The Big Interview

In an exclusive interview, FUTURES talksto Ben Sutherland, thechief digital officer at Diageo,about the use of technologyand data in the way the drinksgiant markets its brands on social media.

FUTURES: We seem at a tipping point where social mediamarketing is moving in a different direction. Which way do yousee it heading?

Ben Sutherland: I think that'sfair to say. The past ten yearshave been more about broadcast social media. It's also beenabout how people have been using public social networks. Theshift we're really seeing at themoment is towards more personal and private social - thishas been termed 'dark social'.What's driving that is how increasingly savvy consumers arebecoming and how data-awarethey are.

To some degree, there's been abit of a lost generation, wherepeople are learning how to usetechnology and they're learningthe value of data. What we'reseeing is a flip, where consumers are very well-aware of theimpact of their public personaversus how they want to livetheir lifestyles with their friendship groups in a very separateand private way.

Both from a professional andpersonal context, people areaware that, whilst they havethat right to be forgotten, it'svery difficult to take some stuffback when you put it on socialchannels. For me, it's very muchreflecting that increasing consumer understanding of theimpact of their profile on socialplatforms.

FUTURES: Until quite recently,it's been like the Wild West formarketing on social media. Itused to be quite easy.

Ben Sutherland: If you werejust looking at a reach approachto how you're using social media, it's been quite easy to hitthe numbers. The media measurement of social media hasmeant that, increasingly, peoplehave been looking at trying todecrease their cost-per-thousands. This is contrary to theway Diageo operates.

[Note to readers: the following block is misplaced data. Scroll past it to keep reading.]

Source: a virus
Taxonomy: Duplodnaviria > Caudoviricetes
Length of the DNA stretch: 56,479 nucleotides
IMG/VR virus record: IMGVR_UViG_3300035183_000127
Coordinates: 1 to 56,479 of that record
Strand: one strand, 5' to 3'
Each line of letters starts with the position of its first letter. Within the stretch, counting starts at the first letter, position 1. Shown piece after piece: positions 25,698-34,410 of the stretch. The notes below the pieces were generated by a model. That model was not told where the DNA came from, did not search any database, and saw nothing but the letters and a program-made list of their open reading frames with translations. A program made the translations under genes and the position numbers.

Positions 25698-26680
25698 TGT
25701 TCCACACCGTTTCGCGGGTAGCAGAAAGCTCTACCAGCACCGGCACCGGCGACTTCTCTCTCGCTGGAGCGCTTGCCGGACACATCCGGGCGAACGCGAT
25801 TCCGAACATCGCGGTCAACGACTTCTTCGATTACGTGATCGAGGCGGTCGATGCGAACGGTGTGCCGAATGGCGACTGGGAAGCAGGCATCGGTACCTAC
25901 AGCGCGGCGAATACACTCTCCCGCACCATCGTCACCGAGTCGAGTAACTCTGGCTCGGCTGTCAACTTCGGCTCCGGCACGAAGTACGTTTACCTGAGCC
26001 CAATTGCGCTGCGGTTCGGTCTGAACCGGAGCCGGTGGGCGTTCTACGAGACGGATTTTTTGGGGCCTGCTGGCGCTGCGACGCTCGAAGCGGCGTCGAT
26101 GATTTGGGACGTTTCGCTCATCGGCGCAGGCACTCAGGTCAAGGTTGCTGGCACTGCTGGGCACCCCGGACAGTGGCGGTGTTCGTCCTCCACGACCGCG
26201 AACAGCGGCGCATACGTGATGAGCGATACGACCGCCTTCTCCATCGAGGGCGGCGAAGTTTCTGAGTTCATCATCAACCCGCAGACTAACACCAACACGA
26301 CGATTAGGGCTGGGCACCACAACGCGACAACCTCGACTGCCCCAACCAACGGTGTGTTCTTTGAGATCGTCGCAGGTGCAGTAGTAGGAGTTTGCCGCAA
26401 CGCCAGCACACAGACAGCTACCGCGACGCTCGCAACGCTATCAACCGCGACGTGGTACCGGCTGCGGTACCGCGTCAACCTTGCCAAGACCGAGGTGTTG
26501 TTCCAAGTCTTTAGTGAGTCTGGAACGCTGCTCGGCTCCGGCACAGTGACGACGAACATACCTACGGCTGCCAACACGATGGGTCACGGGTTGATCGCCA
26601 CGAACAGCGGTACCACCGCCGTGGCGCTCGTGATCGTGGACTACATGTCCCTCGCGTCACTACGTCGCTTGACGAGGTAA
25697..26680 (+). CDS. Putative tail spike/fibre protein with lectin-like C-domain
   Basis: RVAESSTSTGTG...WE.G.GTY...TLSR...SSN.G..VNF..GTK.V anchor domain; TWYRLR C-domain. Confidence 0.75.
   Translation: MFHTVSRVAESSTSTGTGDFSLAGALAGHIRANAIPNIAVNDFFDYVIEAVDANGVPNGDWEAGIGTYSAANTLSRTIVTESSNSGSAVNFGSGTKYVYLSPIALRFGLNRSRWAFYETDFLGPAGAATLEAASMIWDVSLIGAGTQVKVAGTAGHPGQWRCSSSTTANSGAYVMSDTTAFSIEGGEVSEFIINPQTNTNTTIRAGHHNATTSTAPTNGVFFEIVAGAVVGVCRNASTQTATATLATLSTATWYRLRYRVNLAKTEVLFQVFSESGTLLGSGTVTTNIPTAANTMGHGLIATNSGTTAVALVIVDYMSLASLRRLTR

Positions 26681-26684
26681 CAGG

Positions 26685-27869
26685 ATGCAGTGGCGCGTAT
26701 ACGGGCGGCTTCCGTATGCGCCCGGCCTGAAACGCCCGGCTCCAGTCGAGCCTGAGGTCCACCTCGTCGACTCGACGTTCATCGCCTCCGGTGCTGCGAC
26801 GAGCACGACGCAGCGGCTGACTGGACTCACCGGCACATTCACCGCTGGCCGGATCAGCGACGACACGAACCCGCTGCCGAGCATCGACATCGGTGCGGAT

We're looking for quality reachand we're prepared to pay morefor it. We have those conversations with our social partners.The more confidence we havethat we're talking to the rightpeople of legal purchasing age [LPA] who are interested in productslike ours, then we're prepared topay a premium for that.

Increasingly, our mantra isaround trust and respect being core to the way we operateas a business and as individual brands. What we've alwaystried to do is make sure thattrust and respect arefollowedthrough in terms of how wecommunicateand what we putin front of audiences.

The impact of GDPR from ourperspective has been very positive. You get a slight tensionbetween GDPR and wanting tospeak to people above LPA. The platforms are very aware of howthey should and shouldn't beusing personal data. You needpersonal data to make soundchoices about whether theconsumer is the right age andwhether they're the right audience.

FUTURES: Can you give us anexample of how, from a marketing perspective, Diageo canhave trust and respect for consumers when using social media?

Ben Sutherland: We're tryingto drive better behaviours within the social platforms - andsupporting that with our keycompetitors - to put pressureon the platforms to help makesure we're not advertising tominors. We take that incrediblyseriously.

We take any opportunity we getto improve our targeting andrestrict ourselves. What we'vebeen doing recently is to tablethat with the key platforms totry to drive the use of technology and data to safeguard minors and to safeguard advertisers from advertising to minors.That's a very clear and obviousway of us respecting our consumers and customers.

Ideally, we would never advertise to anyone under age andwe would never advertise to anyone who isn't interested in ourproducts. We've got no interestin advertising to them - it's justwasted money and it's not goodpractice. What we're trying todo with the platforms is makesure they understand there'smore of a feeling of joint responsibility around that. We'realso helping drive their productdevelopment to give us toolsand automated processes thatallow us to eradicate advertising to minors as much as possible.

FUTURES: Looking at the social media channels available,which are the mosteffective for Diageo to get yourmessages to the right audienceof LPA drinkers who are interested in your products?

Ben Sutherland: They all havea role to play. The ability to hitnumbers to recruit and re-recruit is incredibly importantfor us. The same is true of ourbroadcast, digital and socialmedia advertising. Facebookand Instagram are incrediblyimportant.

The messaging apps are becoming increasingly important. Youcan see from the social platforms' investment profile whenthey're looking at instant messaging, people are moving moretowards the private network.There's a huge uptick in thevolume of usage of WhatsAppwhile, in China, WeChat is justenormous.